By: Kate Gruetter
Confrontations between India and Canada continue to escalate following Canadian Prime Minister Justin Trudeau’s accusations against Indian government agents in the death of Hardeep Singh Nijjar, a Canadian Sikh community leader.
After several failed attempts to immigrate, Nijjar moved to Canada in the mid-1990s and built a life for himself, becoming president of a Sikh temple in Surrey, British Columbia. Claiming to be a “Sikh nationalist who believes in and supports Sikhs’ right to self-determination and [the] independence of Indian-occupied Punjab through a future referendum,” Nijjar was an important leader in gathering votes for a Canadian referendum advocating for the creation of a nation labeled Khalistan from a piece of Punjab State in India. However, in 2020, the Indian government declared Nijjar a terrorist and accused him of leading the terrorist group Khalistan Tiger Force. In June, Nijjar was leaving the temple where he worked when a white vehicle blocked his truck. Witnesses reported hearing bursts of gunfire and two masked men running away from Nijjar’s body and his vehicle.
Last month, Trudeau told lawmakers that officials associated “agents of the government of India” with Nijjar’s death. “Any involvement of a foreign government in the killing of a Canadian citizen on Canadian soil is an unacceptable violation of our sovereignty,” the Canadian prime minister announced. Amidst Trudeau’s allegations, Melanie Joly, Canada’s foreign minister, also disclosed the expulsion of an Indian diplomat who she described as connected to the Indian intelligence agency in Canada.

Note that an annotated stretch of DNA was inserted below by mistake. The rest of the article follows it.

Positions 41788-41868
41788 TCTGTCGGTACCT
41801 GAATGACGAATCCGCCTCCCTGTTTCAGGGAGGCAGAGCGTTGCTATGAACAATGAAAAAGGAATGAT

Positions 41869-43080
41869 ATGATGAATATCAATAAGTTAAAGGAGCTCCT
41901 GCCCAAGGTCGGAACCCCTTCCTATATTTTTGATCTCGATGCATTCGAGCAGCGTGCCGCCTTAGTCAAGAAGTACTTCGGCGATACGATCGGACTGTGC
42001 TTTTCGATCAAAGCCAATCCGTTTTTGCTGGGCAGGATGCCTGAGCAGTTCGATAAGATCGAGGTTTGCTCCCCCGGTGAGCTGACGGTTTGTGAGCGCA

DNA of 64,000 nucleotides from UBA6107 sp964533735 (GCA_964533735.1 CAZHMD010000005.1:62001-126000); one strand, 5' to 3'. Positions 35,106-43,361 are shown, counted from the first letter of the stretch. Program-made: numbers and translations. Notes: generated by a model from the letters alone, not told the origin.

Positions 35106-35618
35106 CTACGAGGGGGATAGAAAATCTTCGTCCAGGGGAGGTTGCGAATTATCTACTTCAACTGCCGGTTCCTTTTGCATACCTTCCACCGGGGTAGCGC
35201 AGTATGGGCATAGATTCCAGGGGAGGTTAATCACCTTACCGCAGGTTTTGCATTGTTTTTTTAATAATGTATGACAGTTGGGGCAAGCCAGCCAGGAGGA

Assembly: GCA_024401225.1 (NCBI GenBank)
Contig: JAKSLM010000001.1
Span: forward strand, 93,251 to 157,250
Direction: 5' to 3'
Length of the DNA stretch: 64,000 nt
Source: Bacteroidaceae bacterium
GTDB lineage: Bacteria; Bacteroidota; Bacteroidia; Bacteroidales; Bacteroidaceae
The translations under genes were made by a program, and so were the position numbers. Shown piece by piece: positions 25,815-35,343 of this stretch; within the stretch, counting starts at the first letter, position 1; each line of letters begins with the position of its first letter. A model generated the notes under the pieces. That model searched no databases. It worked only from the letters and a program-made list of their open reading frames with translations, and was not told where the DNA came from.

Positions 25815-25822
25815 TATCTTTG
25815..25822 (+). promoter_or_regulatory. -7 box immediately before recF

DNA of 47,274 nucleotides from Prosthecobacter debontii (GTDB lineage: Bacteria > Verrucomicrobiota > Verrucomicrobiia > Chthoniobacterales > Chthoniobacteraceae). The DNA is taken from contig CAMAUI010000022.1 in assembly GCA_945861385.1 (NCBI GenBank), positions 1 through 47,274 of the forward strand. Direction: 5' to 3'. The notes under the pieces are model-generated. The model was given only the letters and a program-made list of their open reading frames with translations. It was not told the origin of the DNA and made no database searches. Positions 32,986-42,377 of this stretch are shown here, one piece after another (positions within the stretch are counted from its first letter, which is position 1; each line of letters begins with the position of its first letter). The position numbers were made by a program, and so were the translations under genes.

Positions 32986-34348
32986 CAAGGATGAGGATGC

The Indian government denies all allegations and in response, expelled one of Canada’s senior diplomats residing in India. India also accused Canada of harboring extreme terrorists and funding groups advocating for Khalistan. Currently, Trudeau is in talks with India’s Prime Minister Narendra Modi and his cabinet following demands for dozens of Canadian diplomats to leave India.
As the conflict continues, the Canadian government has chosen to speak carefully on the matter, deciding on a more private approach. Joly advocates for this attitude, stating, “We will continue to engage privately because we think that diplomatic conversations are best when they remain private.” In accordance with this statement, Trudeau has repeatedly echoed his pursuit of peace amidst the countries’ dispute, stating, “We’re not looking to escalate, as I’ve said, we’re going to be doing the work that matters in continuing to have constructive relations with India….We’re taking this extremely seriously and we’re going to continue to engage responsibly and constructively.”
(Sources: AP News, NY Times)